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Old 14-02-2008, 15:07   #16
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Originally Posted by 2Hulls View Post
Did you mean to say, "...1/4 the strength"?
If so, I'll take that as an insult.
So, Gordo, I suggest you pay full price at West Marine so you KNOW you're paying the most and thus, getting the best.
Dave
Thanks for picking up my error - yes, I meant to infer that cost is most often commensurate with value (1/4 cost = 1/4 strength).

Having taken offense, may I assume that you are (in some manner) instrumental in producing, or marketing, inferior products, such as those sold in hardware stores (such as Home Depot)?

I'll stand by the implications of my earlier post; that hardware of unknown provenance and specifications, has unknown (but suspect) value.
Given that shackles are not high cost items, I couldn't possibly recommend saving a few dollars (save $5-10/ea) on hardware store "crapola".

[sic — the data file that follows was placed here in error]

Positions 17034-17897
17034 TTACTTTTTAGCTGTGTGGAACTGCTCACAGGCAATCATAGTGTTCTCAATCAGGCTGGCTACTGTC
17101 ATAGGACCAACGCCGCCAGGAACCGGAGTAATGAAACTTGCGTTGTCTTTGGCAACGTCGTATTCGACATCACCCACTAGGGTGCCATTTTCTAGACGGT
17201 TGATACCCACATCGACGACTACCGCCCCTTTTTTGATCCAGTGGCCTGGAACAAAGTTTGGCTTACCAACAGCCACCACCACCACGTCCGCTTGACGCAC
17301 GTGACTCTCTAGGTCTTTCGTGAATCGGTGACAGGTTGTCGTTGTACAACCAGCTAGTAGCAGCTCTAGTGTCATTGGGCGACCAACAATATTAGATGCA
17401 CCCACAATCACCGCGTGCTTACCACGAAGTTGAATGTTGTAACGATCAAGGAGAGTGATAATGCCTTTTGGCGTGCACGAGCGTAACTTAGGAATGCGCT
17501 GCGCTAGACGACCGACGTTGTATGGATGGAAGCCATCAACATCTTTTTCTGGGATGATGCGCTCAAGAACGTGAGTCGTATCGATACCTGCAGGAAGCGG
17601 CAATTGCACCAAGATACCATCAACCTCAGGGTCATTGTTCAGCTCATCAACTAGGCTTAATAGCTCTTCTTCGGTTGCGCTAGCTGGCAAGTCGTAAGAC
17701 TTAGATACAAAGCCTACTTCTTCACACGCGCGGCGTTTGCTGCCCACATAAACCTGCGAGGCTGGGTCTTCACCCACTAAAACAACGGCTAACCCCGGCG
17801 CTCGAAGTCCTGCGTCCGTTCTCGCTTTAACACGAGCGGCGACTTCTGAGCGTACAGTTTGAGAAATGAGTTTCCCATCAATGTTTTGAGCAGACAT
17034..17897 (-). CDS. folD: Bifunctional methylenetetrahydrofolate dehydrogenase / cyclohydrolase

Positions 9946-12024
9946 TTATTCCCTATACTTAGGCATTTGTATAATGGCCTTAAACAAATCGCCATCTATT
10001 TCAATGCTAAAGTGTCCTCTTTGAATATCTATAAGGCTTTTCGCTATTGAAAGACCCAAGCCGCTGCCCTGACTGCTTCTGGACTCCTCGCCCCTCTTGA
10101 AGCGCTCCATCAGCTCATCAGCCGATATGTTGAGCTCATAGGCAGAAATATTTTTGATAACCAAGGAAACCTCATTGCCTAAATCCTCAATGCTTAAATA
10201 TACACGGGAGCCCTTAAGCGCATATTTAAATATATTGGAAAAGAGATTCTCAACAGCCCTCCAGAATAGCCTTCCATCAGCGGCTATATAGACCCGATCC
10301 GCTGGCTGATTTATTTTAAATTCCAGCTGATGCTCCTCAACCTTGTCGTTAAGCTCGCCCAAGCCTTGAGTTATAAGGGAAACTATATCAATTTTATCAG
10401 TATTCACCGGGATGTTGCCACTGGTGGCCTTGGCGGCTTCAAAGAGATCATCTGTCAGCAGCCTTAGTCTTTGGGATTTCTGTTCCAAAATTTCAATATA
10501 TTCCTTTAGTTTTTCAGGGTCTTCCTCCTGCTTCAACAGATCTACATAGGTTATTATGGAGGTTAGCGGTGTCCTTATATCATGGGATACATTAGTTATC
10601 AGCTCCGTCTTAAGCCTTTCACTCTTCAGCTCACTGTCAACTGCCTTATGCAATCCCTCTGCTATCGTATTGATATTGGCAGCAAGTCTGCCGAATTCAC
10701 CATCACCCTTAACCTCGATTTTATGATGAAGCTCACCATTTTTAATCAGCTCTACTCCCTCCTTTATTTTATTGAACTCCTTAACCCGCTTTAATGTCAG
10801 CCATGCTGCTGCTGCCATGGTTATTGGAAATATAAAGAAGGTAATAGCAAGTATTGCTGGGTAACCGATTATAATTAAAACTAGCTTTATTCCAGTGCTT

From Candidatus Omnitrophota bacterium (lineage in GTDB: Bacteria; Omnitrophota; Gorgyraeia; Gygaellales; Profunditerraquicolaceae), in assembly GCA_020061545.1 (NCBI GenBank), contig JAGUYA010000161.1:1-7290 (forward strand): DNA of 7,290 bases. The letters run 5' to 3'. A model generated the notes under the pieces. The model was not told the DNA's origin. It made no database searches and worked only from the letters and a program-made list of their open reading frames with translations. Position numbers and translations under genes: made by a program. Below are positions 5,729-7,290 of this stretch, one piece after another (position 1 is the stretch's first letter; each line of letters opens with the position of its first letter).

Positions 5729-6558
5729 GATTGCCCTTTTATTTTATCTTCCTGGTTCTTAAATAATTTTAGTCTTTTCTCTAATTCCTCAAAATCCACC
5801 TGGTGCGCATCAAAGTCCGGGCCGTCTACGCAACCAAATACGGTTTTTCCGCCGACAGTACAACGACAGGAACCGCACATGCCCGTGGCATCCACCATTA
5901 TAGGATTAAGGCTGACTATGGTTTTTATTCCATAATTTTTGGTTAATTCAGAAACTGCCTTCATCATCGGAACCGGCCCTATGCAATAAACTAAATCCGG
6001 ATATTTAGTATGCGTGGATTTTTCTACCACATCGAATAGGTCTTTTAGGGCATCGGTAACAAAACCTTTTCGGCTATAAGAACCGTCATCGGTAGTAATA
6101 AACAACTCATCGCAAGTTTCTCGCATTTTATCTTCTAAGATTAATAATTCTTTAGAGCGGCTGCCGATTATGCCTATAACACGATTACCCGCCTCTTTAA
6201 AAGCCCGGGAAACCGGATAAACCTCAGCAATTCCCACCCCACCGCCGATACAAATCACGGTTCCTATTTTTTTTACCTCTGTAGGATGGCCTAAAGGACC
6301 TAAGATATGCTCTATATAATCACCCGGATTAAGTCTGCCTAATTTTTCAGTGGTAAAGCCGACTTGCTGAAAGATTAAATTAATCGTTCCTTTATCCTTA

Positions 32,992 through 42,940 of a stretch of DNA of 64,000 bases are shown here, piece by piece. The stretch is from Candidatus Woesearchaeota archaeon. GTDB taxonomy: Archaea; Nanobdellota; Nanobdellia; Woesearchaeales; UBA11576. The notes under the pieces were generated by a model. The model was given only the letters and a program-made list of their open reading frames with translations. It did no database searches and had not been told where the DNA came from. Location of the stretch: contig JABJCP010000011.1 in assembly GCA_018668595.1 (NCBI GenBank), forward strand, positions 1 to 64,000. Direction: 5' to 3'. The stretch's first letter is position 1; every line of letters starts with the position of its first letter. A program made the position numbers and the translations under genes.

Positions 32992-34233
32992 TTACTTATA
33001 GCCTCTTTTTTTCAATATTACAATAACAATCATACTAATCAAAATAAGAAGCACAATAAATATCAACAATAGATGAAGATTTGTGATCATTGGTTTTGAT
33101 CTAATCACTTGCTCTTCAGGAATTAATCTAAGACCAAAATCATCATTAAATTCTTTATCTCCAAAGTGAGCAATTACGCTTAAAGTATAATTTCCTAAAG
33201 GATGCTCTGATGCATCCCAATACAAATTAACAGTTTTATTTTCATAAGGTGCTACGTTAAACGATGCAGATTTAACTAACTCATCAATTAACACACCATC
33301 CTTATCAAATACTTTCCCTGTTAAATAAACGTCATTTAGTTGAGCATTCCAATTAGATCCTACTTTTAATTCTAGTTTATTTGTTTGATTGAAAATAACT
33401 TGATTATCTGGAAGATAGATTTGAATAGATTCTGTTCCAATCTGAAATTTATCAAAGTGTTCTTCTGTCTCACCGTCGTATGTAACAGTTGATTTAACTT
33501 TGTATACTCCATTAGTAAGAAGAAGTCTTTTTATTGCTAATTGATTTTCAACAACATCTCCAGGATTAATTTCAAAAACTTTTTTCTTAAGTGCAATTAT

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Old 14-02-2008, 15:34   #17
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Ditto Gordan, I couldn't agree more. There are places to make legitimate savings that are "smart". A shackle that is used for something like let say a "key chain" any old junk will do. Any component that is required to handle a specific load needs to be rated and certified for at least for the load it is intended to carry, if not heavier than the expected loads. The reasons these type of fittings cost more is the testing involved to attain their load rated certifications.
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Old 14-02-2008, 15:39   #18